globalism

By the 2000s, globalism was triumphant. The World Economic Forum had evolved from a cozy management-oriented workshop in the Swiss town of Davos to an extravagant summit for elites. The late political scientist Samuel Huntington applied the caustic label “Davos man” to those who see “national boundaries as obstacles that thankfully are vanishing.” For globalists, this was a badge of honor, symbolizing not just an outlook but a lifestyle of first-class departure lounges, smartphones and stock options.

This is also when globalists overreached. In 2000, Mr. Clinton blessed China’s entry into the WTO. Echoing Truman, he predicted China’s membership was “likely to have a profound impact on human rights and political liberty.”

It didn’t. China adhered to the letter of its WTO obligations while systematically violating their spirit with discrimination against foreign investors and products and an artificially cheap currency. A wave of Chinese imports wiped out 2 million American jobs, according to one widely cited 2016 study, with no equivalent boom in U.S. jobs linked to exports to China. Meanwhile, China became more repressive at home and antagonistic abroad. By behaving quite differently from other members of the global trading club, China has undermined support for it.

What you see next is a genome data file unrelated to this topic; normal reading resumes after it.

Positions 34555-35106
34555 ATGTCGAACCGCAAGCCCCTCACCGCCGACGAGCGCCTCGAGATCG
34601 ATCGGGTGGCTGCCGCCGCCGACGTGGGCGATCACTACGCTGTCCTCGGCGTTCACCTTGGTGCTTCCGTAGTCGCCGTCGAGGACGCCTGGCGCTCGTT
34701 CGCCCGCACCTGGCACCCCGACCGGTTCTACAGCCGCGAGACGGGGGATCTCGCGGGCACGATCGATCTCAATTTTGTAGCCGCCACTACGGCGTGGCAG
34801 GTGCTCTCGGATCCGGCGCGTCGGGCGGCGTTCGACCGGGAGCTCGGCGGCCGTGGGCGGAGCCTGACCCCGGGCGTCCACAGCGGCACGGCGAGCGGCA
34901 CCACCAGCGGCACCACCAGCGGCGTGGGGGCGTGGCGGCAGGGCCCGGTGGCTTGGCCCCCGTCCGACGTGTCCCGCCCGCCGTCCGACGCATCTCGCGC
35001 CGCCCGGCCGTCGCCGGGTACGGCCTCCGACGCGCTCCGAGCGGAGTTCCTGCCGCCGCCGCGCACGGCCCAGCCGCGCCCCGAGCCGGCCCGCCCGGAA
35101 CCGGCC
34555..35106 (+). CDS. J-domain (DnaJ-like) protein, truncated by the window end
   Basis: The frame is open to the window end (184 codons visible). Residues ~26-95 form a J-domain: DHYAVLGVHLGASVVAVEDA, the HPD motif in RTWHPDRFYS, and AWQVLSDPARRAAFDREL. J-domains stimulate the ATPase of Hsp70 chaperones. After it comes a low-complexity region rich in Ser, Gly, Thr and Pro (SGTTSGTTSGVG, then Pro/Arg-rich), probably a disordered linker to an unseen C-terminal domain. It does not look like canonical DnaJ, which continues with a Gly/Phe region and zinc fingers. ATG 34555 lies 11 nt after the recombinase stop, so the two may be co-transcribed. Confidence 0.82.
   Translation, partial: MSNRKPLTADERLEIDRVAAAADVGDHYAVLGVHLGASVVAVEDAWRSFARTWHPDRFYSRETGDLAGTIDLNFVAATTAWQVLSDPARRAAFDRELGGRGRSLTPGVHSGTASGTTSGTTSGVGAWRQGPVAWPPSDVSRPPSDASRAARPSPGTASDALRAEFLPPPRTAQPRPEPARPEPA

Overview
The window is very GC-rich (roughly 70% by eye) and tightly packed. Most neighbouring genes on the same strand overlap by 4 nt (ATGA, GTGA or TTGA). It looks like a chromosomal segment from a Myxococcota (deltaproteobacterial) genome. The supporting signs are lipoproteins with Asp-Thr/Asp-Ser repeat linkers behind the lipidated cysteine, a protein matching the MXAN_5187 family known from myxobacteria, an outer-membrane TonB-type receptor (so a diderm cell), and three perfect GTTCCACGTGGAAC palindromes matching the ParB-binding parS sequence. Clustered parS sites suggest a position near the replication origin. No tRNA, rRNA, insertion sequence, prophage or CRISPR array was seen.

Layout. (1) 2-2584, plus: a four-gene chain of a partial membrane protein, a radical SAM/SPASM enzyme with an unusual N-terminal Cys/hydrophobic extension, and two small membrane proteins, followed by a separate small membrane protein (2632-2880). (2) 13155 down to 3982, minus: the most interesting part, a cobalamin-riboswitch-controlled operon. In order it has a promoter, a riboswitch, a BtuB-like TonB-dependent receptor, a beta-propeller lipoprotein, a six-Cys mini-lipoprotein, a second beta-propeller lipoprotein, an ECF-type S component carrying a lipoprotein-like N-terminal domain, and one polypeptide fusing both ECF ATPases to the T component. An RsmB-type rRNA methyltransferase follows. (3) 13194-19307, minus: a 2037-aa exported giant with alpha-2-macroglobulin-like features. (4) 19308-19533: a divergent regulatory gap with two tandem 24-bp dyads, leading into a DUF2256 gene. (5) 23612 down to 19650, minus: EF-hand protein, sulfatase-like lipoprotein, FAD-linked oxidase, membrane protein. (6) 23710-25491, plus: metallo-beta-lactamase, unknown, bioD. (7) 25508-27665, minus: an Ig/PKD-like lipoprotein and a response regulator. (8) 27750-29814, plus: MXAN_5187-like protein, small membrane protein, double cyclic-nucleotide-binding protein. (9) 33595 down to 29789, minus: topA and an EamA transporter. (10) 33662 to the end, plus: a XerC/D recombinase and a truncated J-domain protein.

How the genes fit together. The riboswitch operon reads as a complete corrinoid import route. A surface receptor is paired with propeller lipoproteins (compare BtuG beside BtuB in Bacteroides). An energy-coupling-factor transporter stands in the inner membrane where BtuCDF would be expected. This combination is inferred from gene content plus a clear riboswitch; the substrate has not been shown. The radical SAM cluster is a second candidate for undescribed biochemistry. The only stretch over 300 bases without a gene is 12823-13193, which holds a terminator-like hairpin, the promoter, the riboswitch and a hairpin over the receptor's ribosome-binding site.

-Greg Ip ‘We are not the world‘ The Wall Street Journal

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